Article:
Demo­crat pulls off spe­cial elec­tion vic­tory for Se­nate seat

Tulsa World - - 11.15.2017 - By Randy Kre­hbiel worked in that Randy Kre­hbiel 918-581-8365 randy.kre­hbiel@tul­saworld.com Twit­ter: @rkre­hbiel

A year ago, Democrats threw $200,000 and a first-tier can­di­date at Se­nate Dis­trict 37, try­ing to un­seat in­cum­bent Repub­li­can Dan New­berry.

They lost the con­ser­va­tive west Tulsa County dis­trict by 15 per­cent­age points.

This year, with New­berry leav­ing the Se­nate, Democrats en­tered a lightly funded, lit­tle-known 26-year-old les­bian.

She won by 31 votes. Al­li­son Ik­ley-Free­man's vic­tory Tues­day over Repub­li­can Brian O'Hara con­tin­ued a string of Demo­cratic spe­cial elec­tion up­sets over the past two years. It gives Democrats three spe­cial elec­tion vic­to­ries in pre­dom­i­nantly Repub­li­can dis­tricts in the Tulsa area in the past two years, in­clud­ing two this year.

Com­plete but un­of­fi­cial re­sults showed Ik­ley-Free­man with 2,234 votes to 2,203 for O'Hara. As is usual with spe­cial elec­tions, low voter turnout was an im­por­tant fact — only 4,437 peo­ple voted in this elec­tion, com­pared to al­most 32,000 in last year's reg­u­lar gen­eral elec­tion.

The area's other spe­cial leg­isla­tive elec­tion, in House Dis­trict 76, pro­duced no drama or sur­prises. Repub­li­can Ross Ford took nearly 70 per­cent of the vote to de­feat Demo­crat Chris VanLand­ing­ham.

Like­wise in the Ok­la­homa City area, where Repub­li­can Paul Rosino de­feated Demo­crat Steven Vin­cent in Se­nate Dis­trict 45.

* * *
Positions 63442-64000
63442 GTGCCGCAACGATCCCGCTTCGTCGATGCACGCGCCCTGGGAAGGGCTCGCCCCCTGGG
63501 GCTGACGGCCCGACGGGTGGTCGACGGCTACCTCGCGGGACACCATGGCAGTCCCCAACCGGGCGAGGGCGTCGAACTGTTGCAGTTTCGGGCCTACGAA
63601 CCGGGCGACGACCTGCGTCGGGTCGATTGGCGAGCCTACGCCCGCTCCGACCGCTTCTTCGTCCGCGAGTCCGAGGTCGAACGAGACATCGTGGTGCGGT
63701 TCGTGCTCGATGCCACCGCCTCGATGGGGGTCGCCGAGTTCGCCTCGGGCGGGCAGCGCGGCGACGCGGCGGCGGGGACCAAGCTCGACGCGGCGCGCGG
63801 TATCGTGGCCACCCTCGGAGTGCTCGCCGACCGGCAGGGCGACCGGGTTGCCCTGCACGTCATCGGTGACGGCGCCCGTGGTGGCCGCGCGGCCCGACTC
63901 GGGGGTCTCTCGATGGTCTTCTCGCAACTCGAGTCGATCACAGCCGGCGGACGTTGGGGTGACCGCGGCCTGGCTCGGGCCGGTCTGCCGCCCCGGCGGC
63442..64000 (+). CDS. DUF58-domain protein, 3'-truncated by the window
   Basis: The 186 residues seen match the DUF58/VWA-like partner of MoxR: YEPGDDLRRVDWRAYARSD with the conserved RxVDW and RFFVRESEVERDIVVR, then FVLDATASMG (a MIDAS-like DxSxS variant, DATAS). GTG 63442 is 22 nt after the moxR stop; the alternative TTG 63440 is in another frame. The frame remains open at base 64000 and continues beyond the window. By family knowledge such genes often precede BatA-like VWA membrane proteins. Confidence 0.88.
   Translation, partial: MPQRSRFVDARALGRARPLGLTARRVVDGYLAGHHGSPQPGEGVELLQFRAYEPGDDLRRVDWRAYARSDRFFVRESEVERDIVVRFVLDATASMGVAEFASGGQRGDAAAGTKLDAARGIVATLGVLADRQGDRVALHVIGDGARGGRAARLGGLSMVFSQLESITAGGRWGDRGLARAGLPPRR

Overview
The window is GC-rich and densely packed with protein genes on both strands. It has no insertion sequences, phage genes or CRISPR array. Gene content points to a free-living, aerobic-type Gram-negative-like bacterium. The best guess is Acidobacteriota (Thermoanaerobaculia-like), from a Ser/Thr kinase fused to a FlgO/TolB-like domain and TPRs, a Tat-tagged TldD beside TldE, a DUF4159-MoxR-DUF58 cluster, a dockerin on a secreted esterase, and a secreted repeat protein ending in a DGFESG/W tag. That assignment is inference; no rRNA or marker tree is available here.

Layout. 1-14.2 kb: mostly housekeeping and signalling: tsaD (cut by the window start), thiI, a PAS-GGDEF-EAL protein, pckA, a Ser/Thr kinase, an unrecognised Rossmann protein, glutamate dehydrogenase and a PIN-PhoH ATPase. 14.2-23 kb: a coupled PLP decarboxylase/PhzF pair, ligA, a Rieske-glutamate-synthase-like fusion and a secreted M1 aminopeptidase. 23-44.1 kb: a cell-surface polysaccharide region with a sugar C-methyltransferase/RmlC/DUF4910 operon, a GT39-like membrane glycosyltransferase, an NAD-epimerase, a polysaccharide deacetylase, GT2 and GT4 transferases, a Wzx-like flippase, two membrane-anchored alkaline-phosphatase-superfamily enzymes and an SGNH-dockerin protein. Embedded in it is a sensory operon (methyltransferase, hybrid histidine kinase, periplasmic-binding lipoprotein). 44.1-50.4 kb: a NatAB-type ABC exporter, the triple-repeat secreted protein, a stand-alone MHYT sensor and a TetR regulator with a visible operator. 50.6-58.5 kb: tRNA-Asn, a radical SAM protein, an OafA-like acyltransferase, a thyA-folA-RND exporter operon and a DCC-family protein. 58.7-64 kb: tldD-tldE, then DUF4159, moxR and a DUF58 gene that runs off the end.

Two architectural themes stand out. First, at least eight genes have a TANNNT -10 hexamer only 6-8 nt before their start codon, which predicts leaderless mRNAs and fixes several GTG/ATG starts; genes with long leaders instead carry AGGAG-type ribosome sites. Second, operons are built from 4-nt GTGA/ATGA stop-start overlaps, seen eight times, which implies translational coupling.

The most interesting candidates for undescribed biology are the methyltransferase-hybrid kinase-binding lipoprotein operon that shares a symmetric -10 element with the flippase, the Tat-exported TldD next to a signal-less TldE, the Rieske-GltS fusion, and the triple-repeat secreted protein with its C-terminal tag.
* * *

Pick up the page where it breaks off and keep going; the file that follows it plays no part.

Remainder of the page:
Ik­ley-Free­man, a men­tal health coun­selor, said she and her cam­paign team worked hard at tar­get­ing vot­ers they knew would turn out for her in a low-vol­ume elec­tion.

“When we were knock­ing on doors, so many peo­ple said, `Thank you. We didn't know there was an elec­tion,” Ik­ley-Free­man said.

Her cam­paign was man­aged by Sarah Baker, who was be­hind Tulsa County's other big up­set this year, state Rep. Karen Gad­dis' vic­tory in House Dis­trict 75.

Ik­ley-Free­man cam­paign.

“You al­ways hope you're go­ing to win, but go­ing into to­day I tried to have no ex­pec­ta­tions,” she said.

Ford is a for­mer Tulsa po­lice of­fi­cer, Union school board mem­ber and Union chief of se­cu­rity who cam­paigned as a friend of the pub­lic schools.

His op­po­nent, VanLand­ing­ham, said, “Ross is a won­der­ful per­son and a pa­triot. I salute him for his will­ing­ness to un­der­take a dif­fi­cult job un­der the direst cir­cum­stances. I ask that the res­i­dents of Dis­trict 76 pay at­ten­tion to the busi­ness at the state Capi­tol and give Ross the sup­port he needs to make pub­lic ed­u­ca­tion and the most vul­ner­a­ble in our so­ci­ety a pri­or­ity in bud­get de­ci­sions.”

“I am just so hum­bled to have had the ex­pe­ri­ence of run­ning this cam­paign,” Ford said. “It re­ally is hum­bling to have oth­ers pass judg­ment on you. I'm happy to have had the sup­port of the peo­ple of Bro­ken Ar­row and Dis­trict 76.”

The elec­tion re­sults are ex­pected to be cer­ti­fied on Fri­day. Ford could be­come a mem­ber of the House as early as next week, but Ik­ley-Free­man will likely have to wait un­til Feb. 1 be­cause New­berry's res­ig­na­tion does not be­come un­til Jan. 31.

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